Cost Sharing

What’s Essential

Cost sharing is the portion of project costs not reimbursed by the sponsor and may be in the form of cash or in-kind contributions. Cost sharing is most commonly associated with federal projects. The UG states that federal sponsors must explicitly state cost sharing requirements in program announcement; cost sharing may no longer be “recommended” by the sponsor. Non-federal sponsor such as foundations may also seek cost sharing in the form of matching funds. The sponsor’s guidelines will spell out what’s needed. OMB establishes the following criteria for such cost sharing:

  • Verifiable from the recipient’s records
  • Not included as a contribution for any other federally assisted program
  • Necessary and reasonable for proper and efficient accomplishment of the project or program objectives
  • Allowable under applicable cost principles
  • Not paid by another federal award, except as authorized by statute
  • Provided for in the approved budget when required by the federal awarding agency

Cost Sharing

Why It’s Important

Cost sharing offered before the award becomes a binding commitment once an award is made. Failure to fulfill the cost-sharing obligation at the level proposed results in the reduction of the amount of the sponsor’s award. The PI is responsible for identifying and providing the resources for cost sharing of direct costs. If the PI volunteers cost sharing, the PI or his/her DLC is responsible for funding the F&A cost (facilities and administration or indirect costs) associated with the cost-sharing commitment.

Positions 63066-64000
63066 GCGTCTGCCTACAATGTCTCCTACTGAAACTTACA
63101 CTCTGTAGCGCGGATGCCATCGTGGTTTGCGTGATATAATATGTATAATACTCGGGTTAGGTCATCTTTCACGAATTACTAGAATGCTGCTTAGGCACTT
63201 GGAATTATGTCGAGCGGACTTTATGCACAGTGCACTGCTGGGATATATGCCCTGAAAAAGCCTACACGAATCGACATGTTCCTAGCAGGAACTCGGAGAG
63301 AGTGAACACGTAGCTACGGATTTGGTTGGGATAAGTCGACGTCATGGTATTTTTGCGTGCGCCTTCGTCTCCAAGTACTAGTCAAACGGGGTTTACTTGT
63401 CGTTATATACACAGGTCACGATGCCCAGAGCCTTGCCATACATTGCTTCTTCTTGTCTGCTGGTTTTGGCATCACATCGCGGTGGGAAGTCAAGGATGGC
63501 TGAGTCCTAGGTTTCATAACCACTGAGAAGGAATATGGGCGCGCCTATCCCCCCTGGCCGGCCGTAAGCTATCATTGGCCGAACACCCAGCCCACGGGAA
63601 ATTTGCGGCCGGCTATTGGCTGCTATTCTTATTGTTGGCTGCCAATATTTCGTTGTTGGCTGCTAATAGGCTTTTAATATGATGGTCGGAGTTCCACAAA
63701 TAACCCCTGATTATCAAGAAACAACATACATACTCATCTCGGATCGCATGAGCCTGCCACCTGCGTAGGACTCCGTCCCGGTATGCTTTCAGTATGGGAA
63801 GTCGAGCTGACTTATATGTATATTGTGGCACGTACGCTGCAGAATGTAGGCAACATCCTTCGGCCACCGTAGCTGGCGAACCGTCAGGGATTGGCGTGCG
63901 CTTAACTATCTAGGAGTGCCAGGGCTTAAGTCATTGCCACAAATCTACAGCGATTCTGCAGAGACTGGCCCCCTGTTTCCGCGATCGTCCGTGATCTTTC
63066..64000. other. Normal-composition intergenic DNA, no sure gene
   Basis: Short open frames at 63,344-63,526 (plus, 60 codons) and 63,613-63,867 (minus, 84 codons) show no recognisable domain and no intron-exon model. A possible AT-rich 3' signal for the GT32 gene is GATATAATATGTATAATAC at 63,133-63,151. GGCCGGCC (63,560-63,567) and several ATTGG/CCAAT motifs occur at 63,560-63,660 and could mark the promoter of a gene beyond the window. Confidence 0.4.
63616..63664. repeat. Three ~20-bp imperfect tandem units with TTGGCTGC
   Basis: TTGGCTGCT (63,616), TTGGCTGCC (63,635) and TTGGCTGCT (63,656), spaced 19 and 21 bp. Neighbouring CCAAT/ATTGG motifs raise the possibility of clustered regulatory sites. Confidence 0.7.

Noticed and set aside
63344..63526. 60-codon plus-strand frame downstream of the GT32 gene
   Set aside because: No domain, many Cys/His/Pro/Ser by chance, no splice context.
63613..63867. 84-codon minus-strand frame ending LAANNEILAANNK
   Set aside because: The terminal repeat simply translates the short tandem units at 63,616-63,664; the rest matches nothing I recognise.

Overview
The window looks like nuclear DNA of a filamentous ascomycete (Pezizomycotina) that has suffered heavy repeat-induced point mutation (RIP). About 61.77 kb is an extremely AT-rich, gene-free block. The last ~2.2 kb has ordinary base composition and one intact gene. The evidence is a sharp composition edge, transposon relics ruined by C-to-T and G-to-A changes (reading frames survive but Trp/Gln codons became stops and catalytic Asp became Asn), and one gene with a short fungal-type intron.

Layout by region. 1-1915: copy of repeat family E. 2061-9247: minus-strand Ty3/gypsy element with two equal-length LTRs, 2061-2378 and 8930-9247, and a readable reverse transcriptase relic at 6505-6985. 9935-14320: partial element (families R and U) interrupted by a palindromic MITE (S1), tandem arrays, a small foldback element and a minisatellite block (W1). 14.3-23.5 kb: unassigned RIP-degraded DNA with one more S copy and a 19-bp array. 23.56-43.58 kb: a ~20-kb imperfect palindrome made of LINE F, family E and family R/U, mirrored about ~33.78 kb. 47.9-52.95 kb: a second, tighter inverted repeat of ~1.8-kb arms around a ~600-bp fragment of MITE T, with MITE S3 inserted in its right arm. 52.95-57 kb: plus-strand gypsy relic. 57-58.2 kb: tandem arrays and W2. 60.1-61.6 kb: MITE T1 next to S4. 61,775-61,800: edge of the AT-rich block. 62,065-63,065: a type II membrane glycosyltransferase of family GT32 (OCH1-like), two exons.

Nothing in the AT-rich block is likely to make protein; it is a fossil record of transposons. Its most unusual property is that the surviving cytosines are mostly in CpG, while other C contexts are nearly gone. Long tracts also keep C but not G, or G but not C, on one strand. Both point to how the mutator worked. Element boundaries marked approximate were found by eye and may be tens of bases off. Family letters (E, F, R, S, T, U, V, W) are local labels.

How to Comply

In the Proposal:

  • If federal sponsors do not explicitly mandate cost sharing in solicitations, cost sharing cannot be considered as a merit review criteria
  • PIs are strongly encouraged to limit explicit commitment of effort contributed at no cost to the sponsor, especially in those instances where contributed effort is not a significant portion of the PI’s total effort
  • If cost sharing is mandated and graduate research assistants (RAs) are budgeted, proposals should not include more than 66 percent of MIT’s anticipated tuition subsidy as a budgeted method of meeting the cost-sharing obligation
  • Anticipated cost-sharing contributions from third parties must be documented in official subrecipient proposals or signed letters of commitment

After the award:

  • PIs and their administrators should monitor cost sharing throughout the duration of the project to make sure the proposed obligation is being fulfilled
  • RAs must be charged to the project as budgeted for tuition subsidy to be an allowable form of cost sharing
  • MIT budgets cost share accounts and funds them with the committed cash. However, cost sharing cannot be documented until cost-shared expenses are incurred in the cost-sharing account
  • DLC administrators must maintain documentation of all cost sharing not documented in the cost-sharing account

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